French press split on lessons of Mohammed Merah

The siege came to an end Thursday morning
Image caption The siege came to an end on Thursday morning

French newspapers are divided over the political lessons to be learned from the Toulouse gunman Mohammed Merah.

Some want politicians to insist on tolerance of diversity while others urge an "intransigent" stance on the integration of minorities.

Many papers also take an interest in the life of the 23-year-old suspect, with front-page headlines such as "Trajectory of hatred" (Liberation), "Itinerary of a killer" (Le Parisien) and "End of the road for a killer" (L'Humanite).

Le Parisien has a photo of a smiling Merah splashed over most of its front page.

"We must be intransigent"

A front-page editorial by Paul-Henri du Limbert in the centre-right Le Figaro says the killings show that President Nicolas Sarkozy and his interior minister have been right to adopt a hard line on Islamic "sectarianism".

"If we want to avoid a repetition of the terrible tragedy of Toulouse, we must be intransigent," the paper says. "That is what Nicolas Sarkozy and Claude Gueant are, despite the accusations of 'stigmatisation' that have been levelled at them by the left for years as soon as they talk about immigration, integration or citizenship," it adds. The left, by contrast, is guilty of a "denial of reality".

The centre-left Le Monde draws the opposite conclusion. According to the paper, it is precisely the goal of jihadists like Merah to "prevent France from being France and Europe from being Europe in their diversity and their tradition of tolerance". "Today the worst mistake... would be to give in to this pressure at a time of grief and in the face of threats," the daily says in a front-page editorial.

The centre-left Liberation takes a similar line. An editorial by Nicolas Demorand praises President Sarkozy for his "dignified and moving" account of the lives of the three soldiers killed, which it says reflect the diversity of modern France. But "why wait for such a massacre to utter those simple words?" it asks. "Certain words, certain speeches should disappear from public life once and for all," it adds, while urging politicians to reject "the poison of populist one-upmanship".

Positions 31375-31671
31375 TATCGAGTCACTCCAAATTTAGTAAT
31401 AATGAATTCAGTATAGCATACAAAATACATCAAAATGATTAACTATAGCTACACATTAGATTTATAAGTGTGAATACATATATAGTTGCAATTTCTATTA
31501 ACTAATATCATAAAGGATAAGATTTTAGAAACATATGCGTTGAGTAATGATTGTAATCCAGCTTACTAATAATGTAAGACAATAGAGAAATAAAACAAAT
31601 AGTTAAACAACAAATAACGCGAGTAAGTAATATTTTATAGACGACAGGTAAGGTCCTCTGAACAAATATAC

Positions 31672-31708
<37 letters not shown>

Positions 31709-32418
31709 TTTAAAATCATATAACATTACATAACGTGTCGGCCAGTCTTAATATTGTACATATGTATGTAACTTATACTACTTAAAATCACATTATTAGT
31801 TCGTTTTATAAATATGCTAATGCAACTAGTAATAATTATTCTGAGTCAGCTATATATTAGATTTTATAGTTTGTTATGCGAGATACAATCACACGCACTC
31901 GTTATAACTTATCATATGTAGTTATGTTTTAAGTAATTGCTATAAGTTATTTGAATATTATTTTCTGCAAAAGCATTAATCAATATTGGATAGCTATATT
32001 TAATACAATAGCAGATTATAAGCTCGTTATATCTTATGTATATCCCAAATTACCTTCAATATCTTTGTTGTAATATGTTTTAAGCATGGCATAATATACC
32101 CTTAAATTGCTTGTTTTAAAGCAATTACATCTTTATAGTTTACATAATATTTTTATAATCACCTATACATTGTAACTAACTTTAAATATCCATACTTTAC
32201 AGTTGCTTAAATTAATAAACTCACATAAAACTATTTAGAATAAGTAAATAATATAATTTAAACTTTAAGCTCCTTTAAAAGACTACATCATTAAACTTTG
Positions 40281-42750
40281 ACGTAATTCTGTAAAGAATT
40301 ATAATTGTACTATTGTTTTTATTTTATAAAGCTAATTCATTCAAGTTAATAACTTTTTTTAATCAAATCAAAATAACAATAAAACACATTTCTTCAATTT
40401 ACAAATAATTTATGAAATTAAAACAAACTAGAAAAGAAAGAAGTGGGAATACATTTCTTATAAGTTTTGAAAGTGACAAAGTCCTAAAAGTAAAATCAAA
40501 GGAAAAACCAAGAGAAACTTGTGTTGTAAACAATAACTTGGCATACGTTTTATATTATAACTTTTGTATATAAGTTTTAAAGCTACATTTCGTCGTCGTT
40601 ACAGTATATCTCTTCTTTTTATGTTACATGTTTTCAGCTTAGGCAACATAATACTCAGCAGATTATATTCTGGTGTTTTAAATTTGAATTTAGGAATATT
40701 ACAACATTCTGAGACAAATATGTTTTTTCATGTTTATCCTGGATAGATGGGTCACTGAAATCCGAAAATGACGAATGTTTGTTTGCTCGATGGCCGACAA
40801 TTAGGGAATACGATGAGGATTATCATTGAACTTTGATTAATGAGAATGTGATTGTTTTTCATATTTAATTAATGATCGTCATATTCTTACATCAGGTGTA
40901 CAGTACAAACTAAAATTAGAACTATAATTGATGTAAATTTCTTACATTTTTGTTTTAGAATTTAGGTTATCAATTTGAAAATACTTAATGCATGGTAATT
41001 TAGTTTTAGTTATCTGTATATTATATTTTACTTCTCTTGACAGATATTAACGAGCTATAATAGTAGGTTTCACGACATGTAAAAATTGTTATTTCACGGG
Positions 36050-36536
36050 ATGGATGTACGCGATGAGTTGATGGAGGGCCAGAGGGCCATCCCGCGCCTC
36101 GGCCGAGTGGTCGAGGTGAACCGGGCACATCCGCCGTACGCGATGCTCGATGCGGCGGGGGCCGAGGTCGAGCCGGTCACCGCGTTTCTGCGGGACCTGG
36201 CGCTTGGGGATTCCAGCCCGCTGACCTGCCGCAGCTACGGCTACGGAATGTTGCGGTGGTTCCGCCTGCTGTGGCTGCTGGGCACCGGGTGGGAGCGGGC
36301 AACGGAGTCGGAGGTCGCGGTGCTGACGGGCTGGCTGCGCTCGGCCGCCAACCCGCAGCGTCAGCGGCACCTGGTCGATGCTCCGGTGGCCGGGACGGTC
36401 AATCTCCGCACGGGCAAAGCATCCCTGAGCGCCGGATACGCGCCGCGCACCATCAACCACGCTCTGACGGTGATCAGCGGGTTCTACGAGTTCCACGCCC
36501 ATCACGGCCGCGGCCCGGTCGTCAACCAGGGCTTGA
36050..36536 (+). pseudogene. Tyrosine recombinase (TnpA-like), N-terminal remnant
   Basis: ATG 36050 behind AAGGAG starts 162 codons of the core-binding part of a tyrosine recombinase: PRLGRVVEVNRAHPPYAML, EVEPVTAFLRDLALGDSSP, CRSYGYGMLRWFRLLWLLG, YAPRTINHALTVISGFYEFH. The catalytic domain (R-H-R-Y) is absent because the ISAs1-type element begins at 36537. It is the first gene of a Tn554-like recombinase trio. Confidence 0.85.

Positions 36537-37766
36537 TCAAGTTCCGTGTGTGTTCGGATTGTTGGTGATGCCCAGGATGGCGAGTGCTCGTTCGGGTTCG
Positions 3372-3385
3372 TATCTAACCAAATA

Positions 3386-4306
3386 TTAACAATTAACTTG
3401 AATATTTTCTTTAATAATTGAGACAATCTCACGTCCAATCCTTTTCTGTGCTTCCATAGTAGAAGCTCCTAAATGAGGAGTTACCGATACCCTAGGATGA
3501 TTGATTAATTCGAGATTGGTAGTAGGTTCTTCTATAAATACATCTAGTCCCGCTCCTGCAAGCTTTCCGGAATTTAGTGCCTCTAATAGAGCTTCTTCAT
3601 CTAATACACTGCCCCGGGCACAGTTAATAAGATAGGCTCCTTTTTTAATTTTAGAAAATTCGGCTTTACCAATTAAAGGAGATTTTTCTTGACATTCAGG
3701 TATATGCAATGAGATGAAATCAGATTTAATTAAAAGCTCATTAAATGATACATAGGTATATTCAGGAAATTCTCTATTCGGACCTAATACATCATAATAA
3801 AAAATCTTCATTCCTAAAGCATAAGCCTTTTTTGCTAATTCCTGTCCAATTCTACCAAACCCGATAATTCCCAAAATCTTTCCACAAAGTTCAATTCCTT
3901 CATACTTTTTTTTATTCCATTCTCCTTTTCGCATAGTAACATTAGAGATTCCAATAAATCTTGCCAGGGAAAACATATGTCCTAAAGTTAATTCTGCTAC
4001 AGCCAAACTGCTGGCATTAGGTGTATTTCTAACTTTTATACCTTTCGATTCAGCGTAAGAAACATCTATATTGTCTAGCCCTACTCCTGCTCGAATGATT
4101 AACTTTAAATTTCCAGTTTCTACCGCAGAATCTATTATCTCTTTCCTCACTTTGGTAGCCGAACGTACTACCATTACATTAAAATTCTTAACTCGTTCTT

Sarkozy "the winner"

Several commentators in the regional press regard Mr Sarkozy as the main beneficiary in the presidential election campaign just a month before the first round.

Philippe Waucampt in Le Republicain Lorrain says the speed of his response and the police's swift identification of the suspect mean that the president is "the great winner in this difficult situation". "We have thus every reason to believe that his popularity ratings will soar and that voting intentions in his favour will continue to go up," the paper says.

Writing in Sud Ouest, Bruno Dive agrees that Mr Sarkozy can be expected to benefit, but he adds that "nothing is decided", all the more since his Socialist rival Francois Hollande "has also shown tact and dignity". He adds that the suspect's profile may also play into the hands of far-right candidate Marine Le Pen.

Philippe Marcacci in L'Est Republicain believes the debate has been focused again on "issues which have haunted all recent elections: law and order and the Islamisation of society".

But a commentary by Dominique Quinio in the Catholic daily La Croix warns against even analysing who will benefit politically from the shootings. "The very idea is odious, indecent," says the paper, which asks how such words would be received by the families of those killed. "Dignity, respect, calm, solidarity, that is the tribute we owe them," it says.

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